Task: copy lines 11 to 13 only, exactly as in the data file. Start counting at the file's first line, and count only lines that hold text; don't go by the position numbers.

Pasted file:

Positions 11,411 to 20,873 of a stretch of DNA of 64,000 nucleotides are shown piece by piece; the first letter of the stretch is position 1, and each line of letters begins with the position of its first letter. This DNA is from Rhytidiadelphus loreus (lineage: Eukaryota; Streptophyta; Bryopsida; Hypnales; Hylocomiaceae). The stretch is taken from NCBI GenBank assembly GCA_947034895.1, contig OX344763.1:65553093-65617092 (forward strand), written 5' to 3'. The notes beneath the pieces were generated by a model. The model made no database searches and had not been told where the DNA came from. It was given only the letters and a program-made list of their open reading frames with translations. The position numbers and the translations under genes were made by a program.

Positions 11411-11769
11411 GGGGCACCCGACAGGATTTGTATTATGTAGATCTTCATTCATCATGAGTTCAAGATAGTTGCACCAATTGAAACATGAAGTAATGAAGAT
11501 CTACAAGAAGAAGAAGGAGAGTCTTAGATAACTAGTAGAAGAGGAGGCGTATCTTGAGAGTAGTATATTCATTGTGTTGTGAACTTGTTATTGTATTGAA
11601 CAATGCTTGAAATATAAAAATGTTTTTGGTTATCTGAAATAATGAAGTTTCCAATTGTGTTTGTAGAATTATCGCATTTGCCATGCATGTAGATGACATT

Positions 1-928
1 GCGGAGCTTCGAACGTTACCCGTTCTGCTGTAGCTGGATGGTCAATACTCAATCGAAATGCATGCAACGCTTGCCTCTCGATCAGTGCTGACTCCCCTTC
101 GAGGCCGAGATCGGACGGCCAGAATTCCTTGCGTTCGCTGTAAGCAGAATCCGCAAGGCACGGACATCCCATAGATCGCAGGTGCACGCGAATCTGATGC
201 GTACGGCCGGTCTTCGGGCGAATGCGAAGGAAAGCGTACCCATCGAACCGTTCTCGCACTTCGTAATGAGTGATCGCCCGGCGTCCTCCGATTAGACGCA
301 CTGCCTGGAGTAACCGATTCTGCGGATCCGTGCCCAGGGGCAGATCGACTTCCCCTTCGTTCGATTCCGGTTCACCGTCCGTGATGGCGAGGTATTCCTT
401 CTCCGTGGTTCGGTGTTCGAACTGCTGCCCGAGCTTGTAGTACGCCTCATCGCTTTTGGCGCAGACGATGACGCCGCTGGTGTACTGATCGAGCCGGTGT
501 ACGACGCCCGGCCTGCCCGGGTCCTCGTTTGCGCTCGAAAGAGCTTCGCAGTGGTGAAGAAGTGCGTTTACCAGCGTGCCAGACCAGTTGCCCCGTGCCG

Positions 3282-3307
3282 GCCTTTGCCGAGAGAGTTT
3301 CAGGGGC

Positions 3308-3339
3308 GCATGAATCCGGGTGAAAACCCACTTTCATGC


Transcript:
401 CTCCGTGGTTCGGTGTTCGAACTGCTGCCCGAGCTTGTAGTACGCCTCATCGCTTTTGGCGCAGACGATGACGCCGCTGGTGTACTGATCGAGCCGGTGT
501 ACGACGCCCGGCCTGCCCGGGTCCTCGTTTGCGCTCGAAAGAGCTTCGCAGTGGTGAAGAAGTGCGTTTACCAGCGTGCCAGACCAGTTGCCCCGTGCCG

Positions 3282-3307